Protect handloom products from power loom units: NFHH

NFHH members Macherla Mohan Rao and Gunjan Jain submitting a memorandum to UP Singh, Secretary of Ministry of Textiles

NFHH members Macherla Mohan Rao and Gunjan Jain submitting a memorandum to UP Singh, Secretary of Ministry of Textiles 


NFHH members submits memorandum to UP Singh, the Secretary of Ministry of Textiles, Government of India in New Delhi

Ongole: The representatives of the National Federation of Handlooms and Handicrafts (NFHH) submitted a memorandum to UP Singh, the Secretary of Ministry of Textiles, Government of India in New Delhi and shared few suggestions on urgent issues faced by the handloom weavers across the country and requested the ministry to strengthen the handloom sector and consider them in framing New Textile Policy.

The NFHH members Macherla Mohan Rao, Gunjan Jain and Ankush Seth, in their representation to the Ministry of Textiles explained that the power loom industries are producing many handloom reserved items and selling them as handloom products in the market damaging the livelihood of genuine handloom weavers. They requested the government to amend section 8 and 9 of the Handloom Reservation Act 1985 penalising the power loom industries for violating the law. They advised the authorities to develop a tool/machine to distinguish between the handloom and power loom product in association with the IITs, RECs and other central universities. They also requested the government to exempt the yarns, dyes, chemicals and handlooms from the Goods and Services Tax to protect the handloom industry.

Also, the members asked the government to involve students from NIFT, NID and other design institutes as interns in the handloom sector and encourages them to introduce new designs as per the fashion trend. They discussed that the technology upgradation fund was misused recently by introducing pneumatic and power-operated tools like jacquard machines in the handlooms and requested the authorities to take the feedback of the stakeholders and take initiatives to develop future-oriented technologies without using electricity and other intrusive technologies, to help all sections of handloom weavers in the country. They asked the government to establish the Knowledge Centres of Handloom Process and Products to add knowledge and value along with protecting the intellectual property rights.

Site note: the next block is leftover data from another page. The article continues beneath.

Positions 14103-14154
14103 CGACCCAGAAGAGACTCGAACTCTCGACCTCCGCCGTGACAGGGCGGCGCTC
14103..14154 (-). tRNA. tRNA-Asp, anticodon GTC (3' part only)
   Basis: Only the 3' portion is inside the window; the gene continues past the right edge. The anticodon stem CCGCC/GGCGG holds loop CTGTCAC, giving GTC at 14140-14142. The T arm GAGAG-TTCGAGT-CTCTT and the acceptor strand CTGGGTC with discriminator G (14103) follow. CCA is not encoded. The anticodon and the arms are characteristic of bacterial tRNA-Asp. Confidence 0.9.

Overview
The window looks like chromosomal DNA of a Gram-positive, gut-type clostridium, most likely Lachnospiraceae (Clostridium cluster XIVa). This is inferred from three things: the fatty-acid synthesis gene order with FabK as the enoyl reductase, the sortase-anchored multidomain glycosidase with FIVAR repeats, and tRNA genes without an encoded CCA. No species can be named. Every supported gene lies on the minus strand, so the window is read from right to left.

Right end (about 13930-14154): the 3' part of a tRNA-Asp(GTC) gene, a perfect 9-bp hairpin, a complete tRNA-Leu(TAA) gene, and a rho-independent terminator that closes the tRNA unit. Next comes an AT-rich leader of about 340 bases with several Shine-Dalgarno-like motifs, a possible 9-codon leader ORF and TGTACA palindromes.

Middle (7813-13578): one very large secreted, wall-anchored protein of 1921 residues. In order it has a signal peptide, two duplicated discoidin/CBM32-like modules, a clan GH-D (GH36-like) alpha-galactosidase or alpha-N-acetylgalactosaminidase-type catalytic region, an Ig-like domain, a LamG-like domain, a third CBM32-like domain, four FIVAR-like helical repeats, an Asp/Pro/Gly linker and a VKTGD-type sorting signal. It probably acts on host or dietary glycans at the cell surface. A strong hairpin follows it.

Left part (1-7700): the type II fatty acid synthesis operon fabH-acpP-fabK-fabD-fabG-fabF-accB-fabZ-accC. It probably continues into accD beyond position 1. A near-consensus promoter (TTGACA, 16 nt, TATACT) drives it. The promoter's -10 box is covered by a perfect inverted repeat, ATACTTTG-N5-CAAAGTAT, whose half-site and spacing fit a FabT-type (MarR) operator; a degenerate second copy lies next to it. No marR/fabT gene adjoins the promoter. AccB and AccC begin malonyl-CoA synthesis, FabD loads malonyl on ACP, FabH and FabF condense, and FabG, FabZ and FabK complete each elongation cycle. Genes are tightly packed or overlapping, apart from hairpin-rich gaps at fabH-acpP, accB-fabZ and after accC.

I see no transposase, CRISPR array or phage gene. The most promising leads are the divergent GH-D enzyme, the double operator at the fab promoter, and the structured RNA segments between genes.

They advised the government to provide grants to establish small scale spinning units at village level for weavers to have access to yarns in small quantities and at low cost, see the NHDC depots and cooperative societies supply ready-to-weave yarn to the weavers, take up an action research programme for at least 3 years to supply Hank Yark produced by 4 or 5 NTC spinning mills to the weavers through NHDC. They demanded the government to recognise handloom workers by providing ID cards, implement a thrift cum savings scheme by deducting some of the earnings of the weavers and use it as a contribution to implement ESI, EPF and EPS for them. They also advised the government to implement every welfare scheme meant for the weavers to all handloom weavers and craft persons between 18 and 70 years. They asked the government to restore the Health Insurance Scheme by enhancing the limit to Rs 50,000 per year to meet the outpatient expenditure of weavers' family members, as the Rashtriya Swasthya Bima Yojana is not implemented in all States. They said that the government should implement Credit Guarantee Linked Consumption Loan to weavers and deduct EMIs from the wages, through cooperative societies. They asked the authorities to implement MNREGA for the handloom community in rural India for a minimum of 25 days, by providing a wage incentive of Rs 25 per metre at a maximum of 5 metres per day. They advised the government to constitute a working group of handloom weavers, practitioners and scholars, to have in-depth discussions with stakeholders to obtain clarity on complex problems faced by the handloom sector.

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